Ethan Marcotte’s excellent Responsive Web Design (published in 2011 and that will matter as time goes by) has a handy table of device-width breakpoints for building a Website that responds to the visitor’s context. I find it so handy that I’m putting it here, without apology, for easy reference. Really, though, you should buy the book.
|320 pixels||For small screen devices, like phones, held in portrait mode.|
|480 pixels||For small screen devices, like phones, held in landscape mode.|
|600 pixels||Smaller tablets, like the Amazon Kindle (600×800) and Barnes and Noble Nook (600×1024, held in portrait mode.|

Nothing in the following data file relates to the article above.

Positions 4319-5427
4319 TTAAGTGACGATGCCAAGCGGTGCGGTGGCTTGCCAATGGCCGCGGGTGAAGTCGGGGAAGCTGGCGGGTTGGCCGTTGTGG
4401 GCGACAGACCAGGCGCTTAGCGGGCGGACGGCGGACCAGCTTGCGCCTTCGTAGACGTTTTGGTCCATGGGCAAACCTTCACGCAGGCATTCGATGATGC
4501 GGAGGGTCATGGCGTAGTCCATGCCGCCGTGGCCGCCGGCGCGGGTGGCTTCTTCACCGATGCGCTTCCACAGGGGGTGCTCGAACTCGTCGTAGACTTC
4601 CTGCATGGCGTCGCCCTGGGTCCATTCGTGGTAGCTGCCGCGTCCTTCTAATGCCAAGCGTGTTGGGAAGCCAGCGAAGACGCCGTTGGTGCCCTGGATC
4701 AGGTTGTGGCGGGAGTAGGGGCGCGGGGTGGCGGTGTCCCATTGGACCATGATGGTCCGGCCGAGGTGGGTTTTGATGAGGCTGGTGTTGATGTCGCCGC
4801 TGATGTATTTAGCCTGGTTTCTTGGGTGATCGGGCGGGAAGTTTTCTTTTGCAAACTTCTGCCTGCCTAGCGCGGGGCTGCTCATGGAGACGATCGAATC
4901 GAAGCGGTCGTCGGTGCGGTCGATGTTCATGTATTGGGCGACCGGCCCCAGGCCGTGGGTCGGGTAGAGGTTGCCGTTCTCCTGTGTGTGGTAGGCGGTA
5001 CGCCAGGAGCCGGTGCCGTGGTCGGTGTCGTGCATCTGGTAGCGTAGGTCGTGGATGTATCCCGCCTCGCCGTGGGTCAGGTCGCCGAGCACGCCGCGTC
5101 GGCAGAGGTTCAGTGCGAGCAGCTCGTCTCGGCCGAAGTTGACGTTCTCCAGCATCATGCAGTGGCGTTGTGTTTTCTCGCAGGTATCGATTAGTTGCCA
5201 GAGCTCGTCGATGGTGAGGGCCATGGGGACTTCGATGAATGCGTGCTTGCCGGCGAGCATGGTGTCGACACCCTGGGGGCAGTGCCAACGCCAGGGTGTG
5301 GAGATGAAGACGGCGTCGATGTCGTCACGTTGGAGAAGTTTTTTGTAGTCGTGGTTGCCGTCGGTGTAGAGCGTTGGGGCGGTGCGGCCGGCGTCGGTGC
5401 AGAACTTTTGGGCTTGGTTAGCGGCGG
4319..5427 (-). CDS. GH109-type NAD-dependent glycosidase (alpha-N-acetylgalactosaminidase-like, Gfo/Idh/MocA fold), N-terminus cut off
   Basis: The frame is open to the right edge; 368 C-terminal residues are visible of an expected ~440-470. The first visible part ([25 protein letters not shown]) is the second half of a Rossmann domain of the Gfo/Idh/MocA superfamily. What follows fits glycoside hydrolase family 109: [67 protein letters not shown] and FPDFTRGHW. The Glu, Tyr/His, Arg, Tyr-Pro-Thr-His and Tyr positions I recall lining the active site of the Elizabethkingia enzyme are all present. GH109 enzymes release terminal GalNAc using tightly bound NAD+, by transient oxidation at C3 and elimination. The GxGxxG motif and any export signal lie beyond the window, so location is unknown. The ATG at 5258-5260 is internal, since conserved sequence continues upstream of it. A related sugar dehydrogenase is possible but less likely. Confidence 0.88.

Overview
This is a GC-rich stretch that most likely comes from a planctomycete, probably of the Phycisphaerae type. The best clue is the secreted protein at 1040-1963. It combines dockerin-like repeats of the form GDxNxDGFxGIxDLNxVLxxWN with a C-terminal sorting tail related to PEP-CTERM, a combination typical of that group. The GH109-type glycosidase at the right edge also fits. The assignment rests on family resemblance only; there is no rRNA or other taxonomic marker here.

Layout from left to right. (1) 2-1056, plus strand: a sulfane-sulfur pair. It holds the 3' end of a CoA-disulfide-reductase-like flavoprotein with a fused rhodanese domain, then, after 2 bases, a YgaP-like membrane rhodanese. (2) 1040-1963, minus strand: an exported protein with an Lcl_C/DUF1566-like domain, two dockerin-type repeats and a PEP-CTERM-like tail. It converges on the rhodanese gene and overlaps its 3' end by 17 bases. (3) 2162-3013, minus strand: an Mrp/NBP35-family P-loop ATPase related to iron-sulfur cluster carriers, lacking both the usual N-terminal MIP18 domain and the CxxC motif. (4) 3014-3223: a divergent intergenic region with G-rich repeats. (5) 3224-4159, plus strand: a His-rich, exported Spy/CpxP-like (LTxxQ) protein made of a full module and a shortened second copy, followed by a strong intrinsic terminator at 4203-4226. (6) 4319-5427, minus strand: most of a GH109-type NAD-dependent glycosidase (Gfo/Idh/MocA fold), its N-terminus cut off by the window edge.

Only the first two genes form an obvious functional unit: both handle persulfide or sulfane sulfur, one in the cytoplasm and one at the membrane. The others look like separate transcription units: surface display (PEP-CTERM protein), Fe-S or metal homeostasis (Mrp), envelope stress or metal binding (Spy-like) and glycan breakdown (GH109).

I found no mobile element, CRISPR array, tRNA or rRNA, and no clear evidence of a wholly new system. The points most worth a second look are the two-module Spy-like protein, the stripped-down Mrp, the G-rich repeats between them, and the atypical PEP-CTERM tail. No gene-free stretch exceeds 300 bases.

|768 pixels||Ten-inch tablets like the iPad (768×1024) held in portrait mode.|
|1024 pixels||Tablets like the iPad (1024×768) held in landscape mode, as well as certain laptop, netbook, and desktop displays.|
|1200 pixels||For widescreen displays, primarily laptop and desktop computers.|
Personally, I rarely find much reason to make a site wider than 1000 pixels and often restrict the width using
max-width. But that could just be me.